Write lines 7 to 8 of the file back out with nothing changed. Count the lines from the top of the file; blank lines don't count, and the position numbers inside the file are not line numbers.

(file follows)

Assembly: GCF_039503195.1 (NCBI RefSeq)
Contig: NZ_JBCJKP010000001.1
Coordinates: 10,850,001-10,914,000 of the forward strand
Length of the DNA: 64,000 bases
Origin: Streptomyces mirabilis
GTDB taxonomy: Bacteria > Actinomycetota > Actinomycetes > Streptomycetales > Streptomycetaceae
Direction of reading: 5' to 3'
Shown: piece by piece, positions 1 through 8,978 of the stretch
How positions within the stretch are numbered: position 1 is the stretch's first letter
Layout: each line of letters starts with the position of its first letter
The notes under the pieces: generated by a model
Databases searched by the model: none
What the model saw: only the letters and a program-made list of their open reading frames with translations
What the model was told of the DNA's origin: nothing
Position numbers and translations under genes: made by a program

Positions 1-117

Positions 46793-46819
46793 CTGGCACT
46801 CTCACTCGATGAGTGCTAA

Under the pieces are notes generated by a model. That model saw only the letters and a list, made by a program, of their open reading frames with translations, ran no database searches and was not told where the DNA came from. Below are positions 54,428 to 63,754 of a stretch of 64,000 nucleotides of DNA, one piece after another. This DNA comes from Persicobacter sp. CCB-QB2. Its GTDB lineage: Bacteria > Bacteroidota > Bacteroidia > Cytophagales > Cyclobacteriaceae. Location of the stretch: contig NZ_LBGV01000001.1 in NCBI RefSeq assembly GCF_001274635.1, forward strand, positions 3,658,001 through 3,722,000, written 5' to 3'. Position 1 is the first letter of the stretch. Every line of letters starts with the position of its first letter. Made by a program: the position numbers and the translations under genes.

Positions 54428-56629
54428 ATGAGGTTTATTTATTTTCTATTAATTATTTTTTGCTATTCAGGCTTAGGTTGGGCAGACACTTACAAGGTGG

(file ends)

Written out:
Direction of reading: 5' to 3'
Shown: piece by piece, positions 1 through 8,978 of the stretch